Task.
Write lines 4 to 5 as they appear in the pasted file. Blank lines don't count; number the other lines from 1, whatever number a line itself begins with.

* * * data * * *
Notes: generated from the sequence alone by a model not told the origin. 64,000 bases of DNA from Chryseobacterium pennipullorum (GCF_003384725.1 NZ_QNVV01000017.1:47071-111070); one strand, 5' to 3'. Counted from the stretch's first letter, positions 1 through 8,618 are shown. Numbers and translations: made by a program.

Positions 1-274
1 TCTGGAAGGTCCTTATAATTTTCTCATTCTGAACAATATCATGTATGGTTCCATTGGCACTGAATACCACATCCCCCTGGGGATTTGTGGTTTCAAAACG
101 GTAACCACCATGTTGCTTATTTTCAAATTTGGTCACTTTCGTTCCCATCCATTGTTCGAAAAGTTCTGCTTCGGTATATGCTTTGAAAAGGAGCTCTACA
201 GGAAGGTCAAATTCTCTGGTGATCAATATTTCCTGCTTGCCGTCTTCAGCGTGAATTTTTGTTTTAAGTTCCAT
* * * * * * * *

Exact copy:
101 GTAACCACCATGTTGCTTATTTTCAAATTTGGTCACTTTCGTTCCCATCCATTGTTCGAAAAGTTCTGCTTCGGTATATGCTTTGAAAAGGAGCTCTACA
201 GGAAGGTCAAATTCTCTGGTGATCAATATTTCCTGCTTGCCGTCTTCAGCGTGAATTTTTGTTTTAAGTTCCAT